What is the true state of the market? Analysts and pundits ponder, but the data tell all.
The other day I was talking with my good friend Phil Fersht, a leading HRO analyst and member of AMR Research about the state of the HRO market. He had just posted to his blog (http://fersht.typepad.com ) an article about the HRO market and the fact it had the jitters in spite of an approximately 97-percent success rate. That’s right,97 percent. Out of about 200 major deals, six have unwound.
Now, bear in mind, outsourcing HR is a lot like running a marathon. To get to the finish takes a while and involves some pain, but satisfaction ratings among HRO buyers are between “somewhat satisfied” and “very satisfied” based on our survey data and others.
So why the jitters? We can talk ad nauseam about early deals gone wrong and “your mess for less” and “badge flipping frenzies.” We can climb on our “burning platforms” and go down with the ship, or we can just accept the market has matured.
I heard Mary Sue Rogers, executive vice president of IBM Global Services, who is also now the secretary/ treasurer of the HRO Association, speak at HRO World Europe in Brussels last November, and she used the best analogy I have heard. She described early HRO deals and the provider community approach as being akin to teenagers. Everyone stayed out too late, took too many chances, partied too hard, and had a hangover the next day.
Today, there is too much attention focused on that past. In the present, the caution and preparation has lead to extensive “transformation” consulting prior to deals being done, and this approach may have slowed market velocity, but it will not change the value proposition. Some parts of HR are available to be outsourced, and in some companies most of the functions can be outsourced. The business case for this is still as compelling as it was a few years ago.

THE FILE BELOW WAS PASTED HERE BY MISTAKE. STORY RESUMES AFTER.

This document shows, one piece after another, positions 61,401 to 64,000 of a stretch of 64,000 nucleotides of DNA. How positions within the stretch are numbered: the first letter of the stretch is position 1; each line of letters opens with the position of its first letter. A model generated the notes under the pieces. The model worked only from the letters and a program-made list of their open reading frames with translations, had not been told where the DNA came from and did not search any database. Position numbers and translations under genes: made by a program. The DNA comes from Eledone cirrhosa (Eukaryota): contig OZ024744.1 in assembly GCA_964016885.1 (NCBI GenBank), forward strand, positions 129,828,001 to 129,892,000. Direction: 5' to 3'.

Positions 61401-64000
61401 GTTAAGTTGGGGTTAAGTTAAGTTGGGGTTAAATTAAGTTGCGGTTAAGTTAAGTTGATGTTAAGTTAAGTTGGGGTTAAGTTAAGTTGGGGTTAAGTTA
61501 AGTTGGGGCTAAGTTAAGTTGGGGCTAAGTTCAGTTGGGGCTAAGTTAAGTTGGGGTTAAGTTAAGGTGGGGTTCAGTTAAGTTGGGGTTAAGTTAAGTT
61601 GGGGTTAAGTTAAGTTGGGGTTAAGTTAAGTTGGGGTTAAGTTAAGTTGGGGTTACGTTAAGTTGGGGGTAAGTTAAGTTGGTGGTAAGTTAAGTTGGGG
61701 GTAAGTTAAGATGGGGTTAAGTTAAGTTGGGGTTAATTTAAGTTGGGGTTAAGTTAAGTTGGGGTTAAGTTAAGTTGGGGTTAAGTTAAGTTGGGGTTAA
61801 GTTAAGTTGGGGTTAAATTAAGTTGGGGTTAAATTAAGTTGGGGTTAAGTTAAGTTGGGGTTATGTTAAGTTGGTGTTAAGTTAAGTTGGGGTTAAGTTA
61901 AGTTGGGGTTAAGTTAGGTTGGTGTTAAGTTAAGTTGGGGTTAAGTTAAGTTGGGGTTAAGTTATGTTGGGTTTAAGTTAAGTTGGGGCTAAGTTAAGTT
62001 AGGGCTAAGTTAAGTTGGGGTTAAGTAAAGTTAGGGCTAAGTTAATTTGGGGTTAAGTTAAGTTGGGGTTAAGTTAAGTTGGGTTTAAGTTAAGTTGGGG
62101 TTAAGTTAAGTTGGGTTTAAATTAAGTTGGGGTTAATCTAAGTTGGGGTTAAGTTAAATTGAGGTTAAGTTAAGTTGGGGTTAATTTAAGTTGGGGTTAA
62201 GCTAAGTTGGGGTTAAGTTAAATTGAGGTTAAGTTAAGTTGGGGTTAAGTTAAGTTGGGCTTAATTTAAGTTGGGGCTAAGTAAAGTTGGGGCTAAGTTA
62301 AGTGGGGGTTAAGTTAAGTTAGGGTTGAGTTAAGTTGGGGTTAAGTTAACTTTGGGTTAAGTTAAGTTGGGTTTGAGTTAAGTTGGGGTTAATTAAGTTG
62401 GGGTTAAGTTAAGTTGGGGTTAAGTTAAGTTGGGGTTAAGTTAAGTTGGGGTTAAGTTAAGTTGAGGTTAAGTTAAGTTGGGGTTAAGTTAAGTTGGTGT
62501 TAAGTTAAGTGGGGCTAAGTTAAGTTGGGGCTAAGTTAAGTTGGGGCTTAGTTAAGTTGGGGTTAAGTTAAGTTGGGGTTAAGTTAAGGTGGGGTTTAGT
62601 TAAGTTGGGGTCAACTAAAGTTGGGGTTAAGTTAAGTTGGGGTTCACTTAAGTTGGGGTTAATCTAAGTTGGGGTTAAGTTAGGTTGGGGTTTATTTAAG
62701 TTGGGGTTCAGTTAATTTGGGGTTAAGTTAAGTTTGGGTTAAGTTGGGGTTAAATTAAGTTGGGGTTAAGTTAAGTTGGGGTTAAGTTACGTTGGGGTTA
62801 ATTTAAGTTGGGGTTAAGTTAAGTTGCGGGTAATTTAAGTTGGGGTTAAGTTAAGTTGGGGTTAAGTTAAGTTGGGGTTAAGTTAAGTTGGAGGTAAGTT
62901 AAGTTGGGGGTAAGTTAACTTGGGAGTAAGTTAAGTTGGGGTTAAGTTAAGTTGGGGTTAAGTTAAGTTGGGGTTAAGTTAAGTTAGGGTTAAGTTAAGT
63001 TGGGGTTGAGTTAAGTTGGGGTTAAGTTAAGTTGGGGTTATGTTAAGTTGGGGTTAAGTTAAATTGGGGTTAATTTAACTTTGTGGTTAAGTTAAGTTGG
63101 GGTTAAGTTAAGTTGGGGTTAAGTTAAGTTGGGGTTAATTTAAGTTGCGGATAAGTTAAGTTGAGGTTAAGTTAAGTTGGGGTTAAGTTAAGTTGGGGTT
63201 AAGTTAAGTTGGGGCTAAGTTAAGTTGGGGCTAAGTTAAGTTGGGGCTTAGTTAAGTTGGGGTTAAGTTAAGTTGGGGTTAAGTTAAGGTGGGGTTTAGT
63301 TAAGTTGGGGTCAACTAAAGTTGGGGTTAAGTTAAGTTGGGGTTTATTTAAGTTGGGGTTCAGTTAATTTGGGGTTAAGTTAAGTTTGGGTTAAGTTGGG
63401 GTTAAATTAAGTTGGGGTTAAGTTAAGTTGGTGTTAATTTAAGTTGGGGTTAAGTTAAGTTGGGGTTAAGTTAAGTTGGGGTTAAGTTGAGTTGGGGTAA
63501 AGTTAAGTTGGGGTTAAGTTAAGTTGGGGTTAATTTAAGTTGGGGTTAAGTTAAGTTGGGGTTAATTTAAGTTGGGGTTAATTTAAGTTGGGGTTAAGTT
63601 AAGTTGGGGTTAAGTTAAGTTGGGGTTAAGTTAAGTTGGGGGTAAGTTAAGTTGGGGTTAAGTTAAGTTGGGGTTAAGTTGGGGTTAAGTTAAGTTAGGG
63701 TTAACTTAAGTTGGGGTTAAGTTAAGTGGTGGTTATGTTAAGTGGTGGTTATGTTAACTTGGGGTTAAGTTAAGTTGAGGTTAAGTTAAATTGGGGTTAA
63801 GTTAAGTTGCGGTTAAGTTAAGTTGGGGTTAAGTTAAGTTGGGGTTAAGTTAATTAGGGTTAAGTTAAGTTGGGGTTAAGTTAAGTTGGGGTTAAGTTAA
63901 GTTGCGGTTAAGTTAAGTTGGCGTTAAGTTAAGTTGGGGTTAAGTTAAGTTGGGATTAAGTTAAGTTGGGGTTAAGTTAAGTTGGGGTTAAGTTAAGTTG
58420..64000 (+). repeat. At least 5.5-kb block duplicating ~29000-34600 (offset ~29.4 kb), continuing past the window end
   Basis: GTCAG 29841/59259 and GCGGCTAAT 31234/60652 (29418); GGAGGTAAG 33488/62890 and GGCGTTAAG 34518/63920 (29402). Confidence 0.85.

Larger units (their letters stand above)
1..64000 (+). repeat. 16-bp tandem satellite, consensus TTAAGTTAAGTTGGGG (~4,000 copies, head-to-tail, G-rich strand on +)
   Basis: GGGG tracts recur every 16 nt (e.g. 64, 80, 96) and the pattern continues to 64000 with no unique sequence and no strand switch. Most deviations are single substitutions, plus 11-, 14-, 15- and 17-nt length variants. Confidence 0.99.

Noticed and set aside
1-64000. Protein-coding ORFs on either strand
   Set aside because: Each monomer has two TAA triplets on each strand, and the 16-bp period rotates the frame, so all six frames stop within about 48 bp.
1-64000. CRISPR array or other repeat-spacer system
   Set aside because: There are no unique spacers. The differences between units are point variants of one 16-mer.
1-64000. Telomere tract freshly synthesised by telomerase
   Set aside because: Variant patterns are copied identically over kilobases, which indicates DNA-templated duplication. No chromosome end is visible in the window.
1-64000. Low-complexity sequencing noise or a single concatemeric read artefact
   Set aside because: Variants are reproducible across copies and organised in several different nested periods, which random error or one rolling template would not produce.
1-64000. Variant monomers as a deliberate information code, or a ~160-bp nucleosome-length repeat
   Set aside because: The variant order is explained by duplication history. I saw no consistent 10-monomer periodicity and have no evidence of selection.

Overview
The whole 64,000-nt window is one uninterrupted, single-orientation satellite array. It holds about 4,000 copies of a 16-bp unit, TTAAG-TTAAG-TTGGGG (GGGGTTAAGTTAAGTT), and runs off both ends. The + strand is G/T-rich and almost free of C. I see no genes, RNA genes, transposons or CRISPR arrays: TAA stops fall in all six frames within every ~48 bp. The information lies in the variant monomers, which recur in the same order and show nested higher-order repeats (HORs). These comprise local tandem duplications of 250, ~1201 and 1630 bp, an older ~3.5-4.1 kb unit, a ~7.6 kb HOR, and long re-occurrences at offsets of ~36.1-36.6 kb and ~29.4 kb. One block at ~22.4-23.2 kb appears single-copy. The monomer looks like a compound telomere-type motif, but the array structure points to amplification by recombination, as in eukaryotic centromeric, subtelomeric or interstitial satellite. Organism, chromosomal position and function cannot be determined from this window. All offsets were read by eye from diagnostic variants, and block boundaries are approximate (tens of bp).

While much ink and blood have been spilled on enterprise HRO, the real heat in the market right now is in single-process and multi-process (six or fewer) and mid-market deals. Single-process deals are taking place at a brisk pace, and the size of some of these deals is astounding. To wit, the ADP payroll deal with Sodexho for more than 100,000 employees. In addition, the recruitment process outsourcing industry could not be hotter as the predicted consolidation is well underway. In the past few months, The Right Thing acquired recruiting software and training leader AIRS. Alexander Mann Solutions acquired Capital Consulting, officially making it the 800-pound gorilla in Europe. Manpower fortified its offering with the acquisition of West Coast-based CRI, and Kenexa expanded its global footprint with the acquisition of Quorum International.
We are also seeing considerable mid-market activity. The HRO Association (www.hroa.org ) has officially launched a mid-market Special Interest Group that will have its inaugural meeting at HRO World in New York this month. I am personally on this committee, and the first call had more than 30 attendees.
The HROA is trying to define “middle market” HRO and establish standards and practices for members.
Mid-market deals are occurring at a much higher rate than enterprise deals, and many mid-market buyers used a program management office approach in which the HR department may select a group of vendors who are specialists, rather than one single provider.
However, a shifting pattern is emerging as providers have built more compelling value propositions for the mid-market. We are seeing comprehensive mid-market deals, particularly in geographically distributed industries such as retail and hospitality.
So, I ask you, HOT or NOT? Regardless of what you are hearing about the enterprise deals, they are happening, and only a few have ever been terminated. As for other sectors, they are hot right now and will continue to be. The economic climate will only create more G&A expense scrutiny, and HRO is one potential way to achieve savings and still deliver high-quality HR services.